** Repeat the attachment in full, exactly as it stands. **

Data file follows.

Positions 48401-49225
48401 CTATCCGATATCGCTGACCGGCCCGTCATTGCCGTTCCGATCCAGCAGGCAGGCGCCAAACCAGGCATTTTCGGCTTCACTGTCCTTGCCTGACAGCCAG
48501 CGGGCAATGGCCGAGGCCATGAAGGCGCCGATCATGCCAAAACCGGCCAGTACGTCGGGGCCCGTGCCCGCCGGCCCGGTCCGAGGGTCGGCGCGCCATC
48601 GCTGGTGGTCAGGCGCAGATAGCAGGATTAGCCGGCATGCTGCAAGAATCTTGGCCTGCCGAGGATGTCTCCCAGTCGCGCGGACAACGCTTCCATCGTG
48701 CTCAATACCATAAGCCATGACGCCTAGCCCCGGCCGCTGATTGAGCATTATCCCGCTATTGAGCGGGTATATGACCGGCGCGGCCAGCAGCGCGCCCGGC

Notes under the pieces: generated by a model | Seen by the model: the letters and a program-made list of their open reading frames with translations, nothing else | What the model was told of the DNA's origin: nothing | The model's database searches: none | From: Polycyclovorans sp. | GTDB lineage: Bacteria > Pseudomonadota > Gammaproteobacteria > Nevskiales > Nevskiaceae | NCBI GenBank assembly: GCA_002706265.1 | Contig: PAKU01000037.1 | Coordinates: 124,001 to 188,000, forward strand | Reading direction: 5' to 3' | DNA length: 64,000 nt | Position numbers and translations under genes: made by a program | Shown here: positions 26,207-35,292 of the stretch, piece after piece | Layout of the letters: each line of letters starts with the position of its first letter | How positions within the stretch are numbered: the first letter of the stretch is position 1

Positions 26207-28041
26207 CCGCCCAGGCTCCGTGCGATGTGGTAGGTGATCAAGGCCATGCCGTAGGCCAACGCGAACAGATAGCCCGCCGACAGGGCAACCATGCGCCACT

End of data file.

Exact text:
Positions 48401-49225
48401 CTATCCGATATCGCTGACCGGCCCGTCATTGCCGTTCCGATCCAGCAGGCAGGCGCCAAACCAGGCATTTTCGGCTTCACTGTCCTTGCCTGACAGCCAG
48501 CGGGCAATGGCCGAGGCCATGAAGGCGCCGATCATGCCAAAACCGGCCAGTACGTCGGGGCCCGTGCCCGCCGGCCCGGTCCGAGGGTCGGCGCGCCATC
48601 GCTGGTGGTCAGGCGCAGATAGCAGGATTAGCCGGCATGCTGCAAGAATCTTGGCCTGCCGAGGATGTCTCCCAGTCGCGCGGACAACGCTTCCATCGTG
48701 CTCAATACCATAAGCCATGACGCCTAGCCCCGGCCGCTGATTGAGCATTATCCCGCTATTGAGCGGGTATATGACCGGCGCGGCCAGCAGCGCGCCCGGC

Notes under the pieces: generated by a model | Seen by the model: the letters and a program-made list of their open reading frames with translations, nothing else | What the model was told of the DNA's origin: nothing | The model's database searches: none | From: Polycyclovorans sp. | GTDB lineage: Bacteria > Pseudomonadota > Gammaproteobacteria > Nevskiales > Nevskiaceae | NCBI GenBank assembly: GCA_002706265.1 | Contig: PAKU01000037.1 | Coordinates: 124,001 to 188,000, forward strand | Reading direction: 5' to 3' | DNA length: 64,000 nt | Position numbers and translations under genes: made by a program | Shown here: positions 26,207-35,292 of the stretch, piece after piece | Layout of the letters: each line of letters starts with the position of its first letter | How positions within the stretch are numbered: the first letter of the stretch is position 1

Positions 26207-28041
26207 CCGCCCAGGCTCCGTGCGATGTGGTAGGTGATCAAGGCCATGCCGTAGGCCAACGCGAACAGATAGCCCGCCGACAGGGCAACCATGCGCCACT